My Battle With Blue Monday

I’ve never been diagnosed with depression or anxiety, but as I look back at my life I see some patterns that would likely have qualified me if I had gone to talk with a professional.
For those of you that don’t know me, I’ve spent most of my life working as a pastor/minister. There are times it can be tremendously exciting and rewarding and other times where it can be soul-crushing.
Everyone handles things differently and I handled it all very poorly. In the seasons where things were exciting and rewarding, I thought that if I just prayed and worked a little harder, things would be that much better. In the seasons where things were soul-crushing, I thought that if I just prayed and worked a little harder, things would improve and turn around. I learned some painful lessons about performance, prayer, God and people but I need to leave that for another day.
Proverbs tells us that ‘hope deferred makes the heart sick’. I kept hoping that things would improve and the more I hoped, the more they didn’t. In the meantime, I became miserable on the inside and on the outside. Anger, frustration and short temper became part of my brand, especially for those closest to me. (I had no idea how bad it was until long after the fact.) By the fall of 2005, I was in bad shape and needed to step away.
A change of career focus improved things somewhat, but the stress of building a ministry from scratch, some serious financial pressure and a lot of baggage from days gone by, made my inner world that much heavier and darker. To be clear, I had some wonderful people around me who loved me, accepted me and supported me who had no idea what was happening inside of me. It was just too embarrassing or painful to invite them into my that part of my world.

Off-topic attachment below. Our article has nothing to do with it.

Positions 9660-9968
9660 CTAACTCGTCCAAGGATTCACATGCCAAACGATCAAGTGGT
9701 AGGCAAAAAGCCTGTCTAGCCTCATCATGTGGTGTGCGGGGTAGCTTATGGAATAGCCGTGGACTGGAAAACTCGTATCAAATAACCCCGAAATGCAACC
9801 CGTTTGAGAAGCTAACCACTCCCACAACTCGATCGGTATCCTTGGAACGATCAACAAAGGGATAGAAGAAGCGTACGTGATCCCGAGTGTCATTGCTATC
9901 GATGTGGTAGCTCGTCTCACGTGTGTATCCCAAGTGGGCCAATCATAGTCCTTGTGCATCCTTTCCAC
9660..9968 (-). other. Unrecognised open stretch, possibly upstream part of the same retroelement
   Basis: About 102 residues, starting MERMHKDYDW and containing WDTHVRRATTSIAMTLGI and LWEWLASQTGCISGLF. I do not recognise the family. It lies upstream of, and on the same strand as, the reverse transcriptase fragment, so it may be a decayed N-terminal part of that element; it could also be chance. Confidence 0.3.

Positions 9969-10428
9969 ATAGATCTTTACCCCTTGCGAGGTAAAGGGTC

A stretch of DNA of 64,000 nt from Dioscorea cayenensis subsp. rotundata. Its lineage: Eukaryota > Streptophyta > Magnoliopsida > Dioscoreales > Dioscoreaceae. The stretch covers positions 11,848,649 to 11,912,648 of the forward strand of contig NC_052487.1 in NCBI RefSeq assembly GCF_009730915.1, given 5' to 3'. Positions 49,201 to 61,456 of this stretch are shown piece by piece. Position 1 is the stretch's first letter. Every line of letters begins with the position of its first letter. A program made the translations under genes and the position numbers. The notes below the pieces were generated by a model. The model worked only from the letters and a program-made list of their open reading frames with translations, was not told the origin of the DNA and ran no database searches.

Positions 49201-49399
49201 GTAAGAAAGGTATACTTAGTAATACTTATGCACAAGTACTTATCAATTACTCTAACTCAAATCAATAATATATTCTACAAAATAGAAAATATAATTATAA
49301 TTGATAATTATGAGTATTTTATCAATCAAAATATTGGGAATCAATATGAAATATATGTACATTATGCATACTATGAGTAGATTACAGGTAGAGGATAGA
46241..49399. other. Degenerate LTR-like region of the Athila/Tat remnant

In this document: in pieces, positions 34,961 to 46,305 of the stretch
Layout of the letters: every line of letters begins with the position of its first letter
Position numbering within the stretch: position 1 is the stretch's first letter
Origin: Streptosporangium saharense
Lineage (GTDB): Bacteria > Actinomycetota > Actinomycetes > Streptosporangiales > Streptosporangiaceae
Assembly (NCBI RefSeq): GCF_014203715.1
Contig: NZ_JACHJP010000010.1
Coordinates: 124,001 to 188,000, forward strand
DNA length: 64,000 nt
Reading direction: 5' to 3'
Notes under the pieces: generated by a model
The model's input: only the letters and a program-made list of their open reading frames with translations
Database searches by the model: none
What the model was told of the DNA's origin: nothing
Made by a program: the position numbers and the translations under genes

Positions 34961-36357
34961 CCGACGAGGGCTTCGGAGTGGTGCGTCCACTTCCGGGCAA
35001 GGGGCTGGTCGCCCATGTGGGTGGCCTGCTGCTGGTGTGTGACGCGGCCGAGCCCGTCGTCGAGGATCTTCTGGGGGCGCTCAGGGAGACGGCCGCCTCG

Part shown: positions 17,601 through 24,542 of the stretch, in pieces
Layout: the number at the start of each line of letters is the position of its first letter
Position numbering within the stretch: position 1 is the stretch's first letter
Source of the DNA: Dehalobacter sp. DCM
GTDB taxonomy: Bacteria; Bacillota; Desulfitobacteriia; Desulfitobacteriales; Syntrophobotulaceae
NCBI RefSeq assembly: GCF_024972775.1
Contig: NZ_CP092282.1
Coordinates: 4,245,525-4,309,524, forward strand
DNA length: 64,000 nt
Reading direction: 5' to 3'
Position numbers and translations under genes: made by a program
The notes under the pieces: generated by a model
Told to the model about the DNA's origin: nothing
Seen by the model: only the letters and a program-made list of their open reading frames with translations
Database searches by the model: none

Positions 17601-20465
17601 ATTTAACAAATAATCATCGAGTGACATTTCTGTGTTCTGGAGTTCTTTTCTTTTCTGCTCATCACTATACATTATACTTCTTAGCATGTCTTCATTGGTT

In the fall of 2010, my best friend looked me in the eye and said ‘I’m fat… you’re fat… we should do something about that!’ He proposed a friendly competition with some other ‘fat friends’ where we each put in $100 and the first person to lost 10% of their body weight won the prize.
While I didn’t win the grand prize, I did win the better prize. I began to run as a way to lose weight but quickly discovered that in addition to burning calories, my inner world was getting brighter. The more I ran, the more my mental health improved. I was more relaxed, more patient and basically had more ‘mental endurance’.
I know this isn’t a panacea for everyone and many suffer at a much deeper level than what I experienced, but it’s something that made a huge difference in my life. Part of it is just biology and physiology. I burned off a lot of the negative energy in my world just through burning calories. Part of it is intensely spiritual. I know this isn’t everyone’s ‘cup of tea’ but it happens to be part of mine. God did (and is still doing) a profound work in me in the time I’ve spent running.